Simulator Improves Resident Training for Cataract Surgery

Fran Lowry

October 25, 2011

October 25, 2011 (Orlando, Florida) — Practice makes perfect. And when it comes to learning how to do cataract surgery, practicing on a surgical simulator instead of on a live human being can make learning the procedure easier for the resident and ultimately safer for the patient, researchers said here at the American Academy of Ophthalmology 2011 Annual Meeting.

Scott W. Yeates, MD, from Case Western Reserve University School of Medicine, Cleveland, Ohio, presented data that showed that EYESi training reduced the time spent doing cataract surgeries and the number of intraoperative complications associated with the procedure.

"The simulator is a way to get the resident ready to start operating on human eyes. They can learn the steps, they can learn the microsurgical techniques, before actually operating on patients," Dr. Yeates told Medscape Medical News. "It's a way to...make your mistakes early, in a controlled environment, where there will be no bad consequences."

In the study, he and his team compared operative times and complications for cataract surgeries completed by resident surgeons before and after simulator training. The simulator that was used was the EYESi, manufactured by VR Magic, Mannheim, Germany.

"Our hospital recently acquired the EYESi and we wanted to see if it made a difference, because it is expensive," Dr. Yeates explained.

To do so, they reviewed the records of phacoemulsification cataract procedures by fourth-year residents. In all, 345 cases were performed by 6 residents without simulator training and 492 procedures were performed by 5 residents with simulator training.

The first 40 cases of each surgeon were compared to reduce bias due to unequal surgery numbers, Dr. Yeates said.

The researchers found that after simulator training, surgical times decreased significantly — from 48 to 39 minutes (P < .01) — for all surgeries, and decreased from 51 to 46 minutes for the first 40 surgeries (P < .03).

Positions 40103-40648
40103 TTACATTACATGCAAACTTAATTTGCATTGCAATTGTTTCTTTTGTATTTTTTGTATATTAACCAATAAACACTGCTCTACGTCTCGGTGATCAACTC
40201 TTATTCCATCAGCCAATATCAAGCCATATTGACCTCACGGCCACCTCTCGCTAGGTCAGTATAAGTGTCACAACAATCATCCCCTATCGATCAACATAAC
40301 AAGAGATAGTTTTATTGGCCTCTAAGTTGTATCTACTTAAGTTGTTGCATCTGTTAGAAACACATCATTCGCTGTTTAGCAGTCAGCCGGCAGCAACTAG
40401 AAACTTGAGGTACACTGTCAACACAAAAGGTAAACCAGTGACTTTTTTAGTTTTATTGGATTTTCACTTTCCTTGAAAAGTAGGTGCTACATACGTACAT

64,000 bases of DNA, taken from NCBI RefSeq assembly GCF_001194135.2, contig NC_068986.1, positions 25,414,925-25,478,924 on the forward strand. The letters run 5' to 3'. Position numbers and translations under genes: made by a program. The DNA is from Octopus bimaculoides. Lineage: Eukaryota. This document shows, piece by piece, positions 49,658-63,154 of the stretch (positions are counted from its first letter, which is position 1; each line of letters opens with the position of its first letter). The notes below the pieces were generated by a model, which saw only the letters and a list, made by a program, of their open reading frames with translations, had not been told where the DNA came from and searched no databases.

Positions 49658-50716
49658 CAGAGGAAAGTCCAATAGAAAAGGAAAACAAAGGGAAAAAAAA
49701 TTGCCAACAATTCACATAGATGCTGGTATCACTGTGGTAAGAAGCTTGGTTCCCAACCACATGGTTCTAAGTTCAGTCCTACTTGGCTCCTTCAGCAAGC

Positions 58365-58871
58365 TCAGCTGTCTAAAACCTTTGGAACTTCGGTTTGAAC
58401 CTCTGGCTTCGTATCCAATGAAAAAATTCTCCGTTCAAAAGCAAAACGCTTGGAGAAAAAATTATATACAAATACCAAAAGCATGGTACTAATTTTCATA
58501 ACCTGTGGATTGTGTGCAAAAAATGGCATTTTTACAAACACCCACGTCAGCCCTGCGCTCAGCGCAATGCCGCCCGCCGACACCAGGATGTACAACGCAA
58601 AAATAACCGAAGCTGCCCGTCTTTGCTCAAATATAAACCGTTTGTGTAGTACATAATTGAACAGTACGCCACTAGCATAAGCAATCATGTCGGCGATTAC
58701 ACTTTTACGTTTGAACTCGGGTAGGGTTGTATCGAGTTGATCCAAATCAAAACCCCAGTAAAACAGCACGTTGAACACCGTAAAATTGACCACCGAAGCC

Additionally, intraoperative complications significantly decreased after simulator training. The rate of complications went from 13% before simulator training to 8% after training (P = .23).

After simulator training, surgeons were able to do procedures faster than they did before training.

"EYESi allowed us to work faster, so we could, on average, add 1 extra case a day, which for our population and for our resident training was great," Dr. Yeates noted. "You get a certain number of days and if you can get more cases done per day, this is a real boost to our training. We were also able to do more cases in total. We had a backlog of cases and we were able to get through them faster."

The next step, he said, is to look at outcomes after simulator training.

"In this study, we just looked at things that happened in the operating room, but what really matters to the patients is how well they are able to see, how long they're on drops, and if there are other complications down the road, so we plan to study this," he said.

Dr. Yeates himself has trained on the EYESi and endorses it as a way to learn in a safe environment.

"In my own experience, and speaking with all the people who have trained on it, it has been helpful. The attendings who have supervised residents before and after the simulator training also anecdotally say that it has been helpful."

"This study confirms findings in other fields that simulator training improves surgical results and is better both for the resident and the patient," Herb Kaufman, MD, from Louisiana State University in Baton Rouge, Louisiana, commented to Medscape Medical News.

"Even though the residents were not randomised, and those who got simulator training might have been better or more skillful to start, the conclusions appear valid and important in improving patient outcomes and resident training," Dr. Kaufman, who was not part of the study, said.

Dr. Yeates and Dr. Kaufman reported no relevant financial relationships.

American Academy of Ophthalmology (AAO) 2011 Annual Meeting: Abstract PO32. Presented October 23, 2011.


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